The Misguided Attacks on ACLU for Defending Neo-Nazis’ Free Speech Rights in Charlottesville

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The Misguided Attacks on ACLU for Defending Neo-Nazis’ Free Speech Rights in Charlottesville

Often accompanying a search for villains in the aftermath of politically-motivated violence is making "a list of core civil liberties that we're told ought to be curtailed in the name of preventing similar acts of violence in the future."(Photo: Emily Molli/NurPhoto/Sipa/AP)

Each time horrific political violence is perpetrated that is deemed to be terrorism, a search is immediately conducted for culprits to blame other than those who actually perpetrated the violence or endorsed the group responsible for it. It’s usually only a matter of hours before the attack is exploited to declare one’s own political views vindicated, and to depict one’s political adversaries as responsible for, if not complicit in, the violence. Often accompanying this search for villains is a list of core civil liberties that we’re told ought to be curtailed in the name of preventing similar acts of violence in the future.

All of this typically happens before much of anything is known about the killer, his actual inspirations, his mental health, or his associations. In the aftermath of the widespread horror such violence naturally produces, the easiest target for these guilt-by-association tactics are those who have advocated for the legal rights of the group of which the individual attacker is a member and/or those who have defended the legal right to express the opinions in the name of which the attack was carried out.

These tactics are most familiar when a Muslim perpetrates violence within a western city, aimed at westerners. Before anything is known about the attacker other than his religious identity, the violence is instantly declared to be terrorism. Then the search is quickly launched to find anyone who can be said to be responsible for the violence by virtue of having “encouraged” or “enabled” Islamic extremism, often by doing nothing more than having defended the legal rights of the group that is being blamed for the attack.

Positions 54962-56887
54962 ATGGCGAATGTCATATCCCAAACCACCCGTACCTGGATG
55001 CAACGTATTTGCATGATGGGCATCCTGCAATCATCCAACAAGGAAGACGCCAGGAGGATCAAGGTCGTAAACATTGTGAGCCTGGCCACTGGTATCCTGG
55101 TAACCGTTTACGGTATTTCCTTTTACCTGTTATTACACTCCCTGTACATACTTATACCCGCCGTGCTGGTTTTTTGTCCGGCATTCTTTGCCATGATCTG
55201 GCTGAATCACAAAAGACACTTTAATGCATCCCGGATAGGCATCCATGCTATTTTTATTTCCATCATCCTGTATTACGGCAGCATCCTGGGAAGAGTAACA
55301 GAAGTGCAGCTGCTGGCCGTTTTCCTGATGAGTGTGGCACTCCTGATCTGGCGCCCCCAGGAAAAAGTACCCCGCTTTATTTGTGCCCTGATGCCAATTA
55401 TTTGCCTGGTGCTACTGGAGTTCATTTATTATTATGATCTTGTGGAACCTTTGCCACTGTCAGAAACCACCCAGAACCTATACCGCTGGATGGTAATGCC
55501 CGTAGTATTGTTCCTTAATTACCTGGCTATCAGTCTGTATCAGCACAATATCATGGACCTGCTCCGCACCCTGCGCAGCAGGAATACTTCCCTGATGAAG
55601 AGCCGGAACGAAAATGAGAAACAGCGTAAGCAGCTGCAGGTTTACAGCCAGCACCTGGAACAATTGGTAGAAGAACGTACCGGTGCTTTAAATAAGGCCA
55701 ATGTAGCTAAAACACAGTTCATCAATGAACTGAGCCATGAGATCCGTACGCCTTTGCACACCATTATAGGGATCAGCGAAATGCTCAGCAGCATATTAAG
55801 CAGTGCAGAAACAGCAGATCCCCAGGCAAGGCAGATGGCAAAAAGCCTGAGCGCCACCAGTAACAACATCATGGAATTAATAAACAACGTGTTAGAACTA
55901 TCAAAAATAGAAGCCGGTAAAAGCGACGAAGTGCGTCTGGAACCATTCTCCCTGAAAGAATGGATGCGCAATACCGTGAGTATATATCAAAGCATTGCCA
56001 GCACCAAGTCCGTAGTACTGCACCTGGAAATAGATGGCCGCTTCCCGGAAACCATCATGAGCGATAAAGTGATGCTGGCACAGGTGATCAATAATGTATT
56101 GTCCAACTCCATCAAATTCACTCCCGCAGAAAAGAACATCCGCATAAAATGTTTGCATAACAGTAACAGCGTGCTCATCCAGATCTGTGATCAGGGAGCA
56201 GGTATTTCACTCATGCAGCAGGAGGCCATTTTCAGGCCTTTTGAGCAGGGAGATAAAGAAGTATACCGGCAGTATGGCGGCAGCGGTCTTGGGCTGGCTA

Read the full article, with possible updates, at The Intercept.

Glenn Greenwald

Glenn Greenwald

Glenn Greenwald is a Pulitzer Prize-winning journalist, constitutional lawyer, commentator, author of three New York Times best-selling books on politics and law, and a staff writer and editor at First Look media. His fifth and latest book is, No Place to Hide: Edward Snowden, the NSA, and the U.S. Surveillance State, about the U.S. surveillance state and his experiences reporting on the Snowden documents around the world. Prior to his collaboration with Pierre Omidyar, Glenn’s column was featured at Guardian US and Salon.  His previous books include: With Liberty and Justice for Some: How the Law Is Used to Destroy Equality and Protect the PowerfulGreat American Hypocrites: Toppling the Big Myths of Republican PoliticsA Tragic Legacy: How a Good vs. Evil Mentality Destroyed the Bush Presidency, and How Would a Patriot Act? Defending American Values from a President Run Amok. He is the recipient of the first annual I.F. Stone Award for Independent Journalism, a George Polk Award, and was on The Guardian team that won the Pulitzer Prize for public interest journalism in 2014.

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